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3 tips for choosing ISO 9001 KPI targets

24 August 2016

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3 tips for choosing ISO 9001 KPI targets

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ISO 9001:2015 requires you to determine, monitor and measure output but determining ISO 9001 KPI objectives for your organisation is down to you. The standard doesn’t prescribe how or when you should monitor or measure your quality management system, and how to analyse and evaluate your key performance indicator data.

All of these decisions must be made by the organisation. So how do can you choose what KPIs to monitor? And how often should you track them? 

In this article, quality guru Richard Green, founder and MD of Kingsford Consultancy Services gives you three tips to choosing your key performance indicators:

Base Your KPIs on Your Quality Objectives  

Your quality objectives should be SMART, e.g. Specific, Measurable, Achievable, Realistic and Time-bound. Clause 9.1.3 'Analysis and Evaluation' requires the organisation to analyse and evaluate appropriate data and information that it has obtained either externally or internally for a variety of pre-defined purposed (e.g. linking back to your quality objectives).

It requires you to analyse data and information to evaluate: 

  • The conformity of our products and services e.g. % of reworks or acceptance test results¬†
  • The degree of customer satisfaction e.g. Net promoter score
  • The performance and effectiveness of our QMS
  • Whether planning has been implemented effectively
  • The effectiveness of actions taken to address risks & opportunities e.g. business growth due to identifying new opportunities.
  • The performance of external providers e.g. supplier rating scorecards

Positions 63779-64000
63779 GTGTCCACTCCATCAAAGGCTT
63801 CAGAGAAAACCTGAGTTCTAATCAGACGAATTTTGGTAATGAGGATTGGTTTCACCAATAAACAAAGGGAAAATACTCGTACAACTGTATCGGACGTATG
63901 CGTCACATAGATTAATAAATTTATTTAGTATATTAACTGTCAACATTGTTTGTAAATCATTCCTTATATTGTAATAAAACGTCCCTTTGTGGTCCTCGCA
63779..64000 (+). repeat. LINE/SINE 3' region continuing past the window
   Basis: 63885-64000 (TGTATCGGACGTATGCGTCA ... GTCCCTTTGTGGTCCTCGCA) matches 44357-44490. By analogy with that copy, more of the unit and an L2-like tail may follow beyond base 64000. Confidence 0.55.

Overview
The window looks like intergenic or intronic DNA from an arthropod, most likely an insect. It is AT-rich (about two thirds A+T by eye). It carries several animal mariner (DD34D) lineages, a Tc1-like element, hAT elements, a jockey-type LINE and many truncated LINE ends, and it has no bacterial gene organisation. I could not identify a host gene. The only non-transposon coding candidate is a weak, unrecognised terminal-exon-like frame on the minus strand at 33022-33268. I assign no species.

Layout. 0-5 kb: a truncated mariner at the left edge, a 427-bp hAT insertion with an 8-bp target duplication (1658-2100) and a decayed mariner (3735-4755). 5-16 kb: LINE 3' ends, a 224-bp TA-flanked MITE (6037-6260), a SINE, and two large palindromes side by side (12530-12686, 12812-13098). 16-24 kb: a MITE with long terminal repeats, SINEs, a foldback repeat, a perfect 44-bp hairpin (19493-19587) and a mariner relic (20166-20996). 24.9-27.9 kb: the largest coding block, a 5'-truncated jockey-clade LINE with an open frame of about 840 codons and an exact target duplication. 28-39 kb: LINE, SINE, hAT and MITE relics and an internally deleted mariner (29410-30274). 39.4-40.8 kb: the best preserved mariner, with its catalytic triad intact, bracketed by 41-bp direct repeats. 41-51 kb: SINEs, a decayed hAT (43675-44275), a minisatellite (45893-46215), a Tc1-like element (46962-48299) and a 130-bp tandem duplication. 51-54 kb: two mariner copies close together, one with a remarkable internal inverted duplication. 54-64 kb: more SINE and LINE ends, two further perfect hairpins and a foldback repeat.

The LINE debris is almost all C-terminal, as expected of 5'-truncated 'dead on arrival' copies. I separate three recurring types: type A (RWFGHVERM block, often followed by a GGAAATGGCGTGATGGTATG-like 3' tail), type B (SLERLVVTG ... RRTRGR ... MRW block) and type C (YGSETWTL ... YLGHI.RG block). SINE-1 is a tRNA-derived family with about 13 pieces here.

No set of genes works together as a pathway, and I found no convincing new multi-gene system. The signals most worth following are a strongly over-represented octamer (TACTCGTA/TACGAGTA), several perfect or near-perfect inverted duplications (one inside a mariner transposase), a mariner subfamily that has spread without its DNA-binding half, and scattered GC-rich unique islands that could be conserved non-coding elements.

• The need for improvements to our QMS e.g. managing issues

So, as a minimum, you should construct your quality management system key performance indicators which evidence the above.

You can choose both qualitative or quantitative Key Performance Indicators

A principal change in ISO 9001:2015 is that you must determine the degree (i.e. how much) the customer perceives their needs and expectations have been met. So, how can you obtain and use customer satisfaction information? 

You can measure whether customer expectations have been met both quantitatively or qualitatively, for example:

  • Net Promoter Score (NPS)¬†
  • Satisfaction Benchmark Survey
  • Revenue driven by existing customers or customer retention analysis

or 

  • Feedback forms¬†
  • Issue analysis / audit results¬†
  • Workshops with customers

Furthermore, clause 6.2 requires organisations to set quality objectives for relevant functions, levels and processes within its quality management system, so it may be that you use different types of feedback for different areas of your organisation.

Focus on trends over time 

ISO 9001:2008 required evaluation of trends in data or information relating to products and processes. ISO 9001:2015 extends this and explicitly requires top management to consider trends at management reviews. 

This means it is necessary to examine performance through time, not just a single point in time. Although the frequency will depend on the context of the organisation, for example, a consultancy firm will require a different number of KPI reviews than a medical device manufacturer, a system such as Q-pulse QMS which gathers data from across your organisation and notifies relevant parties when there is something outstanding can help provide a robust, systematic and agile system. 

So, when determining how often you will review your outputs it is necessary to consider what is reasonable for the context of the organisation.

Successfully transitioning to ISO 9001:2015 requires robust, agile and flexible systems. Read our whitepaper on preparing for the standard to help solidify your ISO 9001 KPI targets. 

 

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Written by

Alexander Pavlovińá

Alex produces targeted content to help Ideagen’s readers and customers navigate the complex world of quality, governance, risk and compliance.

Alex has worked with brands such as BT, Sodexo and Unilever and is passionate about helping businesses build a cohesive, collaborative culture of quality.

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